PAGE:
Posts Tagged ‘Downton Abbey’

GuiltyPleasuresby Tricia Lunt, English faculty

To escape embarrassment, I might pretend indifference, but more often than not, I will succumb to my guilty pleasures.

I feel slightly self-conscious while watching ANTM, that’s America’s Next Top Model for those in the know. And yet, however unfortunate it may be, I still like watching the models complain and cry in response to their often inane make-overs. I like watching Tyra Banks behave as though she single-handedly runs the modeling industry. I like the exotic and moronic photo shoots because they remind me just how artistically complicated and compelling an advertisement for lip gloss can be, and just how artificial every little bit of what we consider beautiful or stylish or artistic is. The taste makers might very well be telling an elaborate joke. Every time we buy in, we serve up the punch line. Just ask the emperor’s tailor.

Another seriously guilty pleasure back for another season is Downton Abbey. I am devotee, so much so that actually put the date and time of the premiere on my calendar. Despite the fact that it airs on PBS, via the BBC, high art it ain’t. The use of mythological (sword of Damocles, anyone?) and literary references (this week’s shout-out to Jane Austen’s masterpiece Pride and Prejudice) can’t conceal the bodice ripping underneath. Posh accents, opulent rooms, and rich costuming aside, it is a soap opera.

badtasteWhat makes a pleasure (or preference) guilty? It must be common, low (as in the equally problematic and xenophobic term “low brow”), or beneath us. It is most certainly not good. At best, it may be kitsch, or is it camp? In order for a pleasure to be a guilty one, we must sense that the thing itself—usually some artifact associated with pop culture—is somehow bad. Maybe we might even like it because it is bad.

The “guilty pleasure” leads is to an investigation of and interrogation of taste. Good taste pretends to dictate a hierarchy. Certain things like bad television, schlocky pop songs, unconvincing actors might be popular, but they are not what we know to be good.

My friend and artist Matthew Schlagbaum explores the nature of “good taste” in his work. A book he’s consulted Let’s Talk about Love: A Journey to the End of Taste has some interesting things to say about Celine Dion’s worldwide popularity. Like any true artist, Matt reminds me to contemplate ideas and draw my own conclusions rather than relying on external judgments.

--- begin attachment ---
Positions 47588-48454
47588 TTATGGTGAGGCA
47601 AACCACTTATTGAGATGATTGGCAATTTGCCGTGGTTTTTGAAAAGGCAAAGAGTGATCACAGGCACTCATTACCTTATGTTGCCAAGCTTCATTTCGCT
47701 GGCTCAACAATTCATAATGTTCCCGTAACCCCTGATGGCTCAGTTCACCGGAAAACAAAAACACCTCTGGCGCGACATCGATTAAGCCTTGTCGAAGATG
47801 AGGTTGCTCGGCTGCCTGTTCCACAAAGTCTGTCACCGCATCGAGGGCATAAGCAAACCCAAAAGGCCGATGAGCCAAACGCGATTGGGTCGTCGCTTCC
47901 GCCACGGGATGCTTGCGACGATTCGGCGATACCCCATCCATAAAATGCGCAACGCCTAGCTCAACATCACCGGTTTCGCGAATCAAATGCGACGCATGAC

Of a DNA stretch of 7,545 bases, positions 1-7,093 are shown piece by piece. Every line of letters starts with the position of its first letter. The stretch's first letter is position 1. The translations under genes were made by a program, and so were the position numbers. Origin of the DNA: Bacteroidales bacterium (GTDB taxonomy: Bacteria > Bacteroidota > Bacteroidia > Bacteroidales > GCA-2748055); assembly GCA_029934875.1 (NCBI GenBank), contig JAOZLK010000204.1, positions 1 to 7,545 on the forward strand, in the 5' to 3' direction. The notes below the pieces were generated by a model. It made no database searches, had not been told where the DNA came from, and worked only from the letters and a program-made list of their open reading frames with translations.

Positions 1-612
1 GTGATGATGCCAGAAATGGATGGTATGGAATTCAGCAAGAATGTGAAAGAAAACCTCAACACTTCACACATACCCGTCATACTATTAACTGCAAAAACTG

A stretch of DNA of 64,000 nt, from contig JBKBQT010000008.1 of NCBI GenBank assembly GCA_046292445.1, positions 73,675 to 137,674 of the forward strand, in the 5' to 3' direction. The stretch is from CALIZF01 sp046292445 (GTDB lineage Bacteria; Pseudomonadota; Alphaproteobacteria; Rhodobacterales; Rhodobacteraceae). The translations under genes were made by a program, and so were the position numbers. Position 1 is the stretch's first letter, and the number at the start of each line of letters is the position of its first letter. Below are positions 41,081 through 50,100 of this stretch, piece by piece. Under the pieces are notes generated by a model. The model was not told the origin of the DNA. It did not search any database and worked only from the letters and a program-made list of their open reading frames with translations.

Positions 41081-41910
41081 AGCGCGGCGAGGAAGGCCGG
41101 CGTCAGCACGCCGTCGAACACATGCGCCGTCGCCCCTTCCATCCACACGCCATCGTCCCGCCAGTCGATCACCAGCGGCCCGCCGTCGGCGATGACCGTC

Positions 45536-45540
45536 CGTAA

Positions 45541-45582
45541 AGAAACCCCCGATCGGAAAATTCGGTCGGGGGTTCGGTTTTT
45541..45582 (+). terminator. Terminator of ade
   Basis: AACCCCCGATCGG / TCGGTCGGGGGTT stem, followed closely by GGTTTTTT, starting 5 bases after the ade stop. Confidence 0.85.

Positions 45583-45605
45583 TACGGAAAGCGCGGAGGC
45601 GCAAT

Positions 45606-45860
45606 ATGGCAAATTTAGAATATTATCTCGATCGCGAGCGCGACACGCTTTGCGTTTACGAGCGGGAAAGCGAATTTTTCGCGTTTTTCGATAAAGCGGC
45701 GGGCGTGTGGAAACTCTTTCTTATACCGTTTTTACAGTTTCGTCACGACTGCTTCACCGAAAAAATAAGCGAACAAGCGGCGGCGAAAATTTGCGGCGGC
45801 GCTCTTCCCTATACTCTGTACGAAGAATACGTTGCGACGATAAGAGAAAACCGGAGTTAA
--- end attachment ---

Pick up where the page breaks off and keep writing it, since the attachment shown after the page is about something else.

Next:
Countless television programs, songs, and films are dismissed as crap, but remain beloved nonetheless. Good or not, we know what we like.

 

By Peter Stern, Philosophy Faculty.

If I’m right, you’re getting set to watch the second episode of Downton Abbey having put all the dinner dishes in the dishwasher, brushed your teeth, made a good strong cup or pot of tea or coffee, and are about to consume half a dozen donuts, or a huge slice of banana bread, or 3 humungous scoops of double rich, double good, chocolate chip ice cream with a bit of chocolate sauce on top.

Now I must admit, in all candor, that I can also imagine I’m dead wrong and you’re not about to consume a huge chunk of banana Imagebread–not at all. Instead it ‘s a medium sIzed piece of pumpkin bread with a maple walnut topping. Or perhaps I’m wrong because you have no plan to eat the pumpkin bread or the banana bread. And then again maybe I’m off base since you’re not now, nor have you ever intended to watch Downton Abbey. For you, it hath no relish of salvation.

Well, thankfully, this is a free country and you don’t have to watch the show if you don’t want to. However, let me also make use of this freedom and sing some praises for this mega popular BBC series for it’s got an awful lot going for it.